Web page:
A Simple Strategy for Breaking Out Of Work-Life Balance Frustration
My life as a nurse practitioner can get a little bit crazy sometimes. Balancing a schedule packed with working odd hours in the emergency department, a sig-o, friendships, family members, sleep, household responsibilities, etc., etc. is a constant battle. You've been there.
As nurse practitioners we are highly productive individuals We've attended graduate school, many of us while working full-time jobs. Our work days are demanding. We're on our feet, interacting with patient after patient. Our disposition for achievement doesn't stop with our careers, we take on personal ambitions, hobbies, and family commitments. Life is a messy, complex thing. It takes only one, small decision to tip the work-life balance scale. Once this scale is off balance, life feels exhausting, and out of control.
Personally, when my work-life balance scale gets out of whack, I feel immense frustration. I go through the motions, fitting each obligation into my day, but performing at suboptimal levels. Irritation mounts as I am not able to execute to my fullest. I compensate for a lack of time by cutting back on sleep which only serves to backfire, pushing the situation further from my grasp. I'm barely making it. Have you ever felt like this?
Fortunately, I've met a few wise individuals who've experienced similar problems in the past, and have come out on the other side with wisdom to share. My favorite piece of advice for these situations has been this: "You can't do more than two things well at any given time". In other words, devoting your time, mental, and physical energy to more than two life elements simultaneously results in the situation I described above.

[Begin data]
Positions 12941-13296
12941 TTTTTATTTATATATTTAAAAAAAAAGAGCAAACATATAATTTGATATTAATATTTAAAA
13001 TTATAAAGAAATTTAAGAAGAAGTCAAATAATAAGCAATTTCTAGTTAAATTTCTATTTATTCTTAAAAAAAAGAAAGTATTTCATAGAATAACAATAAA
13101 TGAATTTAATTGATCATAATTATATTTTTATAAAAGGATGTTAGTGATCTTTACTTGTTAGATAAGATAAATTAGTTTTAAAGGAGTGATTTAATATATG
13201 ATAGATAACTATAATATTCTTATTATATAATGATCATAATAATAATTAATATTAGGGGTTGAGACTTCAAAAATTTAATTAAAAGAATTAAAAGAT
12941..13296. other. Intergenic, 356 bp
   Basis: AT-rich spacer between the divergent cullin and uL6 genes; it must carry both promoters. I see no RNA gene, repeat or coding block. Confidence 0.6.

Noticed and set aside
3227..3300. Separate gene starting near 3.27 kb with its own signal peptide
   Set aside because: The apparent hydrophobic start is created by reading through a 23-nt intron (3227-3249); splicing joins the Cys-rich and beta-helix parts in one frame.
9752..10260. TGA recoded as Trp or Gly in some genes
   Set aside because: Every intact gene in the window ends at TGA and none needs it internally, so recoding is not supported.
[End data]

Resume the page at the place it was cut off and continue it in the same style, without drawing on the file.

Recently, I have been taking this 'two things' rule into account and it has certainly saved my sanity when it comes to work-life balance. While I feel the need to maintain a healthy lifestyle, excel at my nurse practitioner career, spend time with family, and work on a growing list of home projects, devoting attention to each simultaneously won't yield the results I am looking for. If I decide to train for a marathon and renovate my home, for example, I can't expect to impress my boss in the emergency department by taking on additional shifts. If I choose to do so, my race training or household projects will inevitably fall to the wayside.
Sure, I always have more than two life components going on in the background. The sentiment relates more to going above and beyond in any of these elements. When I catch myself frustrated about work-life balance, or lack thereof, I choose my 'two things' for the week. What will I focus on? This allows me the freedom to prioritize these items, meanwhile maintaining a more practical status quo in other areas.
The 'two things' concept works for both short-term and long-term life plans. I may choose two elements of life to prioritize for the month, or, I may ground myself when I feel overwhelmed by selecting two things to focus on over the course of a single afternoon.
If you're a nurse practitioner feeling frustrated or overwhelmed by your career and life responsibilities, try the 'two things' rule. Decide what your two priorities should be (or, what you want them to be), and let other things fall to the wayside. You can't be the perfect employee, the perfect friend, the perfect mother, handle life's responsibilities, and take amazing care of yourself all at once. Take turns. Be intentional. Implementing the 'two things' rule into your daily life may not remove any of your roles or responsibilities, but it will help you balance them more intentionally (and sanely!).
Do you feel out-of-balance in your life as a nurse practitioner? What two things will you focus on today?
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